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Publish Date - November 03, 2022

Author: Moses Mwangi

Categories:   Types of Car Loans    Useful Automotive Information   

3 Common Myths About Car Maintenance When Leasing Vs. Financing

Everyone wants to find the best budgeting balance that works for them and their lifestyle, but only a few people can ultimately pay for a car upfront. Fortunately, if you aren't able to pay for a car upfront, there are two viable options to consider for the average person. These include leasing and financing a car.

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Everyone wants to find the best budgeting balance that works for them and their lifestyle, but only a few people can ultimately pay for a car upfront. Fortunately, if you aren't able to pay for a car upfront, there are two viable options to consider for the average person. These include leasing and financing a car.

What's the difference between leasing and financing a car?

A car lease is a contract in which one party allows another party to drive a vehicle for a certain period in exchange for partial payments, usually monthly instalments. Unless your agreement includes the option to purchase the car at the end of the contract period, you must return it to the vendor.

On the other hand, financing a car means borrowing a loan that you can repay over time. When you borrow a new auto loan, you agree to repay the amount you have taken out, plus interest and other charges, within the agreed period of time. Car financing options include online lenders, banks, credit unions, financial institutions, and some car dealerships. With financing, you own the car.

Myths around car maintenance when leasing vs. financing

Leasing cars has been a new trend in the last decade, but there have been misconceptions about vehicle maintenance between leased and financed cars. Here are the three common myths surrounding car maintenance regarding leasing versus financing.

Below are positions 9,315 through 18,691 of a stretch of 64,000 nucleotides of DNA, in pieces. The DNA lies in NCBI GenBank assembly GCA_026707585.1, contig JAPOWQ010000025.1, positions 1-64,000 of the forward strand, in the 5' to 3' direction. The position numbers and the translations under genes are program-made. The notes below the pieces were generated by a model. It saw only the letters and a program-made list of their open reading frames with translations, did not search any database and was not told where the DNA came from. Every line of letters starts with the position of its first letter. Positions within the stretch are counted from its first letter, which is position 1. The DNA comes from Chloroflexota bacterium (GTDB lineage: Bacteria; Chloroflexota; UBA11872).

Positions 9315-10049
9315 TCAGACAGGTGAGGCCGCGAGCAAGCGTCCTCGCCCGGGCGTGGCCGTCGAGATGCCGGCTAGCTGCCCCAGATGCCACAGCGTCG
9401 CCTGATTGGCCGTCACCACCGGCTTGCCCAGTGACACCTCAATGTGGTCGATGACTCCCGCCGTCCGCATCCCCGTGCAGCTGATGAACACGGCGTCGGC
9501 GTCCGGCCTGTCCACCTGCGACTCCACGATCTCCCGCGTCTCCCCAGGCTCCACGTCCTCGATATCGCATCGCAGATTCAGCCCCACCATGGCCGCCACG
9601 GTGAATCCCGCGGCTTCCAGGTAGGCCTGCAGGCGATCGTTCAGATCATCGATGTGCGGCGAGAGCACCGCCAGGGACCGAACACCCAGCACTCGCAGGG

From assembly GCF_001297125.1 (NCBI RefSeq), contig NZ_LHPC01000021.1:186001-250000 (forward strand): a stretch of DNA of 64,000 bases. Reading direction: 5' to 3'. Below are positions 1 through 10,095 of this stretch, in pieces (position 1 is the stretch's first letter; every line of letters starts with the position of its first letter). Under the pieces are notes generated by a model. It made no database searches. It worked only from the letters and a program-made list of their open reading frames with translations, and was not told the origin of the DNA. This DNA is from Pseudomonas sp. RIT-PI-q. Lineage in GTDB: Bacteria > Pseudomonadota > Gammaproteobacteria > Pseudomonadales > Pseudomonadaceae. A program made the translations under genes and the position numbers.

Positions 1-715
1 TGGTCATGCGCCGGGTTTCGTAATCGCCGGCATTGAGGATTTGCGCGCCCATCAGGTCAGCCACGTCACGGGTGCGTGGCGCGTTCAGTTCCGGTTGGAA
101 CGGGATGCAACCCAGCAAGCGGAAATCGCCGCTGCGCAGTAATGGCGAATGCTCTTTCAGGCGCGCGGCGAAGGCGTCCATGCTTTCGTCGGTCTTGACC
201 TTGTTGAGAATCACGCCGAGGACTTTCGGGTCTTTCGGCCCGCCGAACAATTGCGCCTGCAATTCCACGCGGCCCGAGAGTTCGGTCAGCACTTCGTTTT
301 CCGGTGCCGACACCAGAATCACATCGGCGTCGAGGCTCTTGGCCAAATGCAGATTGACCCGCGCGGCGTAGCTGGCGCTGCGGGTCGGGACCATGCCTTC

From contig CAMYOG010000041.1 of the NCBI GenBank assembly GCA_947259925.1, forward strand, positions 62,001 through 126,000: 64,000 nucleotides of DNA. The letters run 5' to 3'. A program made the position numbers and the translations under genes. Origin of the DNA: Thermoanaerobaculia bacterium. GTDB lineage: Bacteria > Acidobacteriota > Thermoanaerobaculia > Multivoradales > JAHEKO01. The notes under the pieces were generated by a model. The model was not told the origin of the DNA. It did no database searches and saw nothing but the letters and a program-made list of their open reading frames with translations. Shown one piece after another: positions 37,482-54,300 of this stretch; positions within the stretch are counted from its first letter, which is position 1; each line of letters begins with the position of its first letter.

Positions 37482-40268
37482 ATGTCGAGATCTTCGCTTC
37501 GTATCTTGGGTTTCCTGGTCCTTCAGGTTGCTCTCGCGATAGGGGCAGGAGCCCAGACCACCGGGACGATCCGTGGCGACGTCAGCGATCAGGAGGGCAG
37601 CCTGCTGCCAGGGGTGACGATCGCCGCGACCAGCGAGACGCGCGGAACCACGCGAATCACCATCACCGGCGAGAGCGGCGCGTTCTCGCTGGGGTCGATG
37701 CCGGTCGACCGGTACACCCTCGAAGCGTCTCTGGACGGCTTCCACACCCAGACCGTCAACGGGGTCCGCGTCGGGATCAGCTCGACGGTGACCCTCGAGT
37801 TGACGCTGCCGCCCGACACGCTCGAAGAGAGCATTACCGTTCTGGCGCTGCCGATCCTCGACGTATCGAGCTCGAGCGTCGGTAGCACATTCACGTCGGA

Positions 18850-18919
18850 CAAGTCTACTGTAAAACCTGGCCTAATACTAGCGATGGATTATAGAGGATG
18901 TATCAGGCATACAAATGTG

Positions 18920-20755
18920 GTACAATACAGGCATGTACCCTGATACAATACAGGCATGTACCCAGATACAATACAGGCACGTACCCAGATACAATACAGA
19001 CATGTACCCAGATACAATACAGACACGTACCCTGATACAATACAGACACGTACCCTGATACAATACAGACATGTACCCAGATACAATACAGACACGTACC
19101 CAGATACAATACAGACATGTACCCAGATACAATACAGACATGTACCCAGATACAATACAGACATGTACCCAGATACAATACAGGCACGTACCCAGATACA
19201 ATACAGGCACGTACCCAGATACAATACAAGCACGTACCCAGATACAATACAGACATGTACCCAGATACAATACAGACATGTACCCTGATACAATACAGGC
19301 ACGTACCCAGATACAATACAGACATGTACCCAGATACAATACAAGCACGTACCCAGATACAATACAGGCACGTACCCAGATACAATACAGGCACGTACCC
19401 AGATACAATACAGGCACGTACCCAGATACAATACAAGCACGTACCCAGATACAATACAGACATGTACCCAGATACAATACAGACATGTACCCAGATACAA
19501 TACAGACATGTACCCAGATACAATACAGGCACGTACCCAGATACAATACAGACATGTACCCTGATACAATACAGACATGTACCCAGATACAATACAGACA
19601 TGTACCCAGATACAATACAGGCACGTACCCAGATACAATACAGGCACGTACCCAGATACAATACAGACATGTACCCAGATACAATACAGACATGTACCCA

1. Maintaining payments is trickier when financing an auto loan

Ultimately, this myth is true. Keeping up with payments when financing an auto loan is more complicated than leasing a car. However, simply because it might be a trickier process doesn't necessarily mean it's a bad thing. It just means that financing isn't as easy as leasing a car.

Actually, having uncertainty works in favor of many people. If you are struggling to make regular payments due to a high monthly rate, you can extend your term and thus lower your monthly cost. Furthermore, if you have gradually improved your financial situation, can make a considerable monthly payment, and reduce your loan term, you will also be allowed to do so. Both cases can help you retain or even improve your credit score.

2. Leasing a car makes maintaining mileage more difficult

One of the biggest factors that impact a car's value over time is its mileage. For instance, you wouldn't want to buy a car that has covered over 100,000 kilometers as it's precisely likely to lead to mechanical issues. For a vendor that leases cars, having a vehicle with high mileage in their lot wouldn't make sense. The value of a car depreciates as soon as it's handed over to a new customer, and with the addition of high mileage, it would be difficult to sell or lease for a second time with a profitable margin. Ultimately, this myth is true.

Although the car mileage limit isn't an issue for the vendor, it can be problematic for the consumer. Actually, mileage is only suitable for people who rarely drive or perhaps take out their car twice a week to run quick errands. However, if you live in an area where long commutes are fairly common, a lease isn't the best option, and you could easily surpass your mileage limit within your contract. Leasing is also not a great option if you enjoy taking road trips, as that is another way you can easily eclipse your mileage.

3. Financing an auto loan makes maintaining a car trickier

Leasing and financing significantly differ when it comes to maintenance, one of the biggest expenses in car ownership. One of the biggest perks of leasing is that most of the car maintenance will be covered under the manufacturer's warranty, so you won't have to pay out of pocket. However, keeping your car in good condition throughout the lease is a must. Be sure to check whether there is a manufacturer's warranty during the first stages of signing a contract with your leasing vendor.

On the other hand, financing means you own the car, so you will pay for repairs as problems arise. Your car's potential wear and tear will come down to you, but the good thing is that you decide when, where, and how it gets fixed.

For these reasons, this myth is false. Maintenance cost is higher when financing, but at least you can do it on your own terms. Maintaining a car when leasing requires consistent work to keep it in excellent condition, and it depends on the contract you have agreed upon with your vendor.

Final thoughts

Whether you want to lease or finance your car depends on your long-term goals. If you are the kind of person who likes buying new cars every few years, leasing could make better sense financially. However, taking out an auto loan is your best option if you intend to purchase a car and use it until its death. Essentially, it all depends on the level of financial commitment and ownership you want to have on your vehicle.